Rents are still rising amid housing shortage
According to the Eviction Lab tracker, more than 86,000 households have been evicted just in the last month, and that number jumps to just over one million over the last 12 months.
While high housing prices means homeownership is no longer a possibility for many Americans, experts point to a rise in rent that is pushing once-affordable rentals out of reach for many American tenants and leading landlords to file for eviction.
The typical rent in the U.S. now sits at $2,050 — 3.3% higher compared to last year — according to a September report from Zillow.
And the National Low Income Housing Coalition (NLIHC) notes a full-time worker would need to earn $28.58 an hour on average to afford a modest, two-bedroom rental — far higher than the national minimum wage of $7.25.
This puts low-income Americans at major risk of losing out on housing — and facing homelessness.
While monthly rent growth is slowly cooling ahead of the winter months, more low-income workers are rent-burdened, as they struggle with wages that aren’t keeping pace with inflation and no more pandemic programs to help keep them afloat.
To compound this issue, the U.S. is facing a shortfall of 7.3 million rental homes that are affordable to renters with extremely low incomes (incomes at or below either the federal poverty guideline or 30% of their area median income), reports the NLIHC.
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Who is at greatest risk of eviction?
Just over half of the 7.6 million individuals highlighted in the newest Eviction Lab report lived in a household that received an eviction judgment.
But aside from spotlighting how many people face eviction, the report points to a surprising group most at risk for removal from a rental property: Children.
Each year, 2.9 million children under 18 are threatened with eviction, while 1.5 million are evicted — representing 2 in 5 of the entire population that face eviction each year.
“When I started writing about these issues, I kind of thought kids would shield families from eviction,” said Matthew Desmond, principal investigator at The Eviction Lab, in an interview with The New York Times. “But they expose families to eviction.”
The eviction filing rate for adults living with a child was 10.4%, over double the risk for those without children. This increased risk could be due to additional financial costs — like higher grocery and child-care costs — reduced working hours or even discrimination from landlords who might not want to deal with potential noise and damage.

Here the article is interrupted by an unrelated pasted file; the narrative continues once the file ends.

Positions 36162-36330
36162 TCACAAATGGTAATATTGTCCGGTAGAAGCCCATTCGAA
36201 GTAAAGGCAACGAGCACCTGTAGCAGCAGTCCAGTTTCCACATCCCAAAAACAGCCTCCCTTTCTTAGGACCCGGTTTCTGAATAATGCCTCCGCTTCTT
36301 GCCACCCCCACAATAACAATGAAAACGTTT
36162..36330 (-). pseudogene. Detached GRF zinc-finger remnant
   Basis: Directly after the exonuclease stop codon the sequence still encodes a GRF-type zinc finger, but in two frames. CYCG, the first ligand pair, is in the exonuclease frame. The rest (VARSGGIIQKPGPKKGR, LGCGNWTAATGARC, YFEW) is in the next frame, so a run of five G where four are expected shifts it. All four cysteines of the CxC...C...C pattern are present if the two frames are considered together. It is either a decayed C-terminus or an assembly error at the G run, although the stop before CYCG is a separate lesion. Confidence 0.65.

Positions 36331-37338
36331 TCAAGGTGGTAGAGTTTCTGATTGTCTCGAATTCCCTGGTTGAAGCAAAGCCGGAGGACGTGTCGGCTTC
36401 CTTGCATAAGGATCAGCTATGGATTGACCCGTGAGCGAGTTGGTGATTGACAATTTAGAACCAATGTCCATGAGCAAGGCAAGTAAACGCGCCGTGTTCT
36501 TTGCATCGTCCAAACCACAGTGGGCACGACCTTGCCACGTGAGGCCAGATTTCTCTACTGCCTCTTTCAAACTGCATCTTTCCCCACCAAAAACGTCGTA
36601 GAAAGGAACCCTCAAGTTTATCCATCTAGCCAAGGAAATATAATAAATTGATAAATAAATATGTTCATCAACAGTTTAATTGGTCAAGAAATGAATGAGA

There are significant racial disparities as well. While less than one in five renters in the U.S. is Black, over half of all eviction notices are filed against Black renters and about one in 10 are evicted each year.
In comparison, only one in 24 white renters are threatened with eviction and one in 40 are evicted annually.
“The face of the eviction epidemic is moms and kids, especially poor moms from predominantly Latino and African American neighborhoods,” Desmond told The Atlantic back in 2016, noting that about one in five African American women who rent report being evicted at some point in their lives.
Eviction risk generally decreases with age and income, although the study notes this is far from just a young person’s problem, with nearly 830,000 renters over 50 facing the threat of eviction each year.
What needs to change?
During the COVID-19 pandemic, the government introduced emergency rental assistance programs that prevented eviction filings from spiraling out of control as many Americans lost their jobs or faced reduced working hours, leaving them unable to afford their monthly rent.
In fact, The Eviction Lab reported earlier this year that COVID-era policies slashed eviction filings by more than half, compared to pre-pandemic times.
Diane Yentel, CEO and president of the NLIHC, says these protections need to come back.
“We absolutely should make this program permanent and permanently funded, keep this infrastructure that we built throughout the country, build off of these lessons that we learned, and continue to keep people stably housed into the future,” Yentel told PBS News in June.
She believes the housing crisis can be resolved with short-term emergency rental assistance programs and longer-term rental assistance. She also emphasizes the importance of preserving and building more apartments that are affordable to folks with extremely low incomes, as well as robust tenant protections.
“But it's going to require increased political will at all levels to be able to get the solutions at the scale needed to truly address this challenge,” she said.
Earlier this year, President Joe Biden proposed a new budget to lower housing costs, expand supply, improve access to affordable rental options and increase efforts to end homelessness and prevent housing discrimination.
But with the government narrowly avoiding a shutdown and Congress in disarray after Rep. Kevin McCarthy was ousted as speaker, the Biden Administration is facing an uphill battle to move forward with any legislation in the Republican-controlled House.
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